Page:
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Local Writer Spotlight: Poet Elizabeth Spires

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Photo Credit: Madison Smartt Bell

Photo Credit: Madison Smartt Bell

By Caryn Coyle

“I felt very much at home when I came here,” said poet Elizabeth Spires, who has lived in Baltimore for more than two decades. “This just felt right. They say there are certain places that are your home.” Spires wanted to live on the East Coast after growing up in Circleville, Ohio. The town’s name comes from the circular burying ground of the local Native American tribes.

“You live in your own imagination when you are working on something,” Spires explained. “Obviously, I write about the things I see and experience.”

Spires’ poem, “Theatre of Pain,” describes the birth of her daughter in Baltimore’s Union Memorial Hospital. A portion of the poem reads:

“…Through corridors of birth and death we were wheeled
to a high room overlooking the city, the rising sun
tinting the clouds, the empty stadium, pink and blue,
rush hour traffic moving soundlessly down 33rd Street,
radios tuned to the morning news,
completely, most completely unaware of you…”

“Worldling” (1995) by Elizabeth Spires

Though Baltimoreans will recognize the 33rd Street hospital, Spires does not name it in the poem. Her daughter is in college now and the maternity ward at Union Memorial Hospital no longer exists. “The poem could have been set anywhere,” she concluded.

Spires, whose poems have been published in The New Yorker, The Paris Review, Poetry, American Poetry Review, The New Criterion and others, has written six books of poetry and six books for children. Among her numerous awards are a Maryland Author Award from the Maryland Library Association, a Guggenheim Fellowship, two awards from the National Endowment for the Arts and the Witter Bynner Prize from the American Academy of Arts and Letters. Spires is a professor of English at Goucher College, where she directs the Kratz Center for Creative Writing and holds a Chair for Distinguished Achievement.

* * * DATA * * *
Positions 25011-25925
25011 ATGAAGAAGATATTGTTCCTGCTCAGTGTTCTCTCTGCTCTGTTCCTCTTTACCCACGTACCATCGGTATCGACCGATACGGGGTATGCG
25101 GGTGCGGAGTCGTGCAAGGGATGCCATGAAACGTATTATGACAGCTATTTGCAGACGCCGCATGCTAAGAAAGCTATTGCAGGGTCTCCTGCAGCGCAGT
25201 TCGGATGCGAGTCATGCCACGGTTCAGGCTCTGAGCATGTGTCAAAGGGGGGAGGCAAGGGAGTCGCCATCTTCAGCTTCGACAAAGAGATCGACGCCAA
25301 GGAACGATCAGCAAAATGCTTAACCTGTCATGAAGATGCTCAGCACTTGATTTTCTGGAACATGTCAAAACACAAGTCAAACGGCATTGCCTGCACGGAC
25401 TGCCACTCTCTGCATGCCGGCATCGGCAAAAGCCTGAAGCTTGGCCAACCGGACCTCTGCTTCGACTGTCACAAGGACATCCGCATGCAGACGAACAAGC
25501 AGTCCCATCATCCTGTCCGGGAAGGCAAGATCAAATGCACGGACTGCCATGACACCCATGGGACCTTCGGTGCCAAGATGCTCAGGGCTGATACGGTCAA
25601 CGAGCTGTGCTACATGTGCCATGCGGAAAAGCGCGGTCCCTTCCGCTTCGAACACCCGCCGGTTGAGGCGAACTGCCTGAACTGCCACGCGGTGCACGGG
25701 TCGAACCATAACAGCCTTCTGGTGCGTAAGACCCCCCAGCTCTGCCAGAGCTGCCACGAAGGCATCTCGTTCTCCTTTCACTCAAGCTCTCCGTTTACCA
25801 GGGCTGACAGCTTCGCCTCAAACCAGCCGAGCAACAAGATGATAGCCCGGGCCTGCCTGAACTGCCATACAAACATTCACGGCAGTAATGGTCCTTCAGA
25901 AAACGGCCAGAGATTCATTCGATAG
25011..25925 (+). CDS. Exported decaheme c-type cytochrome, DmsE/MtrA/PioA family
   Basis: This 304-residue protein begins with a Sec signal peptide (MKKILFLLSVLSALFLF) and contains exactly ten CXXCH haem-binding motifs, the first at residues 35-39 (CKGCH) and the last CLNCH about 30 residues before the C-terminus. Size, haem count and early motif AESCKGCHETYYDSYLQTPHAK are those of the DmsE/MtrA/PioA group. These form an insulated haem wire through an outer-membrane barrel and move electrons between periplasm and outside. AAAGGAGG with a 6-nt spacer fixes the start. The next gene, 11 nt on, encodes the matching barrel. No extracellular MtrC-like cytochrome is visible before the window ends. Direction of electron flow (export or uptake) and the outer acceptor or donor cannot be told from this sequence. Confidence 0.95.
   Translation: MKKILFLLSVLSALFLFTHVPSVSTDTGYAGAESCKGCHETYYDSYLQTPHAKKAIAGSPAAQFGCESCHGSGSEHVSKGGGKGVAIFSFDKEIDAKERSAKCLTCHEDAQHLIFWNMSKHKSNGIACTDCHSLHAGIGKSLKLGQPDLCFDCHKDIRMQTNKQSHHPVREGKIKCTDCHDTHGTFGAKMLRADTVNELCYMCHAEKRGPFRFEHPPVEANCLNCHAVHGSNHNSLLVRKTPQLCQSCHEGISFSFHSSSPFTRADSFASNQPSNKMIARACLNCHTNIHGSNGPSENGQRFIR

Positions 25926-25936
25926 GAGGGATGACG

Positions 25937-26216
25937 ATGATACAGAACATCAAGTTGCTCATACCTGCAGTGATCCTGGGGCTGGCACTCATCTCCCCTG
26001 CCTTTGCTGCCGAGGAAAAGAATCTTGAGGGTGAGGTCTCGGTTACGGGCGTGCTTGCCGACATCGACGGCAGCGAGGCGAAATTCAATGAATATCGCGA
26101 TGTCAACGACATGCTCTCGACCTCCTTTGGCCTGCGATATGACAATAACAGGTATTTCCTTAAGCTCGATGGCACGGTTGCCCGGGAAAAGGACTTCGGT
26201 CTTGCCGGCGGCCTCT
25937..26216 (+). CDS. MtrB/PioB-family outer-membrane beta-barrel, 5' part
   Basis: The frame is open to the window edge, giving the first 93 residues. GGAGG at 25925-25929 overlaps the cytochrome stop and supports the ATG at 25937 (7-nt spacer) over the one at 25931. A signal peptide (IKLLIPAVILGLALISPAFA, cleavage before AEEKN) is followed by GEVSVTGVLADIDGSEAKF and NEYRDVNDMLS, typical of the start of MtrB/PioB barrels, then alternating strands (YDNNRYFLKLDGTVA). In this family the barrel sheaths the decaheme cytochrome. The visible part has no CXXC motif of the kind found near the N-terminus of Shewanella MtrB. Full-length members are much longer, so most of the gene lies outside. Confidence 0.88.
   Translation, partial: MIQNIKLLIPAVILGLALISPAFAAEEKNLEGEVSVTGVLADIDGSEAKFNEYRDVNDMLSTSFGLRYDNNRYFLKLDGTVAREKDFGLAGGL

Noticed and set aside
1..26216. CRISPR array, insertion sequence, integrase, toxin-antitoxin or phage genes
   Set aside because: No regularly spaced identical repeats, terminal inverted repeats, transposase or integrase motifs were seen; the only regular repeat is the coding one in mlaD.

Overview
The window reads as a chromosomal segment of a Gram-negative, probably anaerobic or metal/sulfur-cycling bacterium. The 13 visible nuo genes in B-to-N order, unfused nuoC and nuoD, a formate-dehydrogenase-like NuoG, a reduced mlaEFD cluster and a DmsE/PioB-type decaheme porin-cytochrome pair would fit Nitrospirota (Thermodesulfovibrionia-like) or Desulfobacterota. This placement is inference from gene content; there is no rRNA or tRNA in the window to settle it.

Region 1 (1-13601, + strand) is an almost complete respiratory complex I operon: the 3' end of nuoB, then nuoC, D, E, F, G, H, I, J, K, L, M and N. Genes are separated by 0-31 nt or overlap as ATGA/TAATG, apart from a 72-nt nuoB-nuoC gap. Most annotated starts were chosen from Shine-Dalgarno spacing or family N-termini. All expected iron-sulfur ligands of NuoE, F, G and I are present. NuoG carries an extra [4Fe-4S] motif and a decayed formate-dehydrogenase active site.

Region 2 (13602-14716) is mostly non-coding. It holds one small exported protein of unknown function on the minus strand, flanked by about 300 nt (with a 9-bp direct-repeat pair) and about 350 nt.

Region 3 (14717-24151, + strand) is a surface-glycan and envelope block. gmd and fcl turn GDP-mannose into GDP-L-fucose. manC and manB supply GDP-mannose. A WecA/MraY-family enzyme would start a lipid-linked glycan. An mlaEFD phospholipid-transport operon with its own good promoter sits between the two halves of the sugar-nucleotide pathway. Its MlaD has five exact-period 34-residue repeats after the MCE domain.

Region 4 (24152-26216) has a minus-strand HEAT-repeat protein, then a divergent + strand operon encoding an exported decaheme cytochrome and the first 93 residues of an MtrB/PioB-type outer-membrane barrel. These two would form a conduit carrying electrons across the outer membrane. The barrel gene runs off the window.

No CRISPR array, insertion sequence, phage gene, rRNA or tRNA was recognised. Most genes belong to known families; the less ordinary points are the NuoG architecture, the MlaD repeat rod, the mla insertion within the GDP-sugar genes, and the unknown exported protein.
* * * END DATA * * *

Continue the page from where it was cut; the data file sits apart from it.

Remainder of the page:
She is currently working on a new book of poems. “Sometimes there is an arch that connects [a book of poems] … poems happen one at a time, but you see it all coming together afterwards.”

Spires was 12 when she read Flannery O’Connor’s stories, and her passion for writing was lit.

“I would read the anthologies of ‘The Best American Short Stories.’ Everything that rigid amazed me and I wanted to write short stories.” But she discovered poetry as her forte, “I write what I want, the way I want it.”

At a writer’s conference in Maine, Spires met the novelist, Madison Smartt Bell. They married in the Ladew Topiary Gardens in Maryland’s Harford County and Bell moved to Baltimore. “We figured out if we were going to stay together, we were going to keep that [their work] separate. I don’t read his work and we don’t workshop each other’s writing.”

Her poem, “You Have Flown to the Dangerous Country,” describes Spires’ feelings about one of Bell’s passions, Haiti, and his frequent trips there. Here are three lines from the poem:

“…because you are drawn to the dangerous country,
to the need and the want and the hunger,
and to something more than I cannot name…”

“The Wave-Maker” (2008) by Elizabeth Spires

As a professor of poetry at Goucher, Spires believes poets and writers “need to develop good work habits and they must persevere or nothing is going to happen.”

Of Baltimore, Spires has experienced “a nice artist’s scene here. I think other people come here for the culture.” Spires thought Baltimore “seemed like a really livable place. I had a desire to stay.” She has made her home here with her family for 25 years.

Caryn Coyle lives in Baltimore. Her fiction and non-fiction have been published in more than a dozen literary journals and the anthology City Sages: Baltimore (2010) from City Lit Press.

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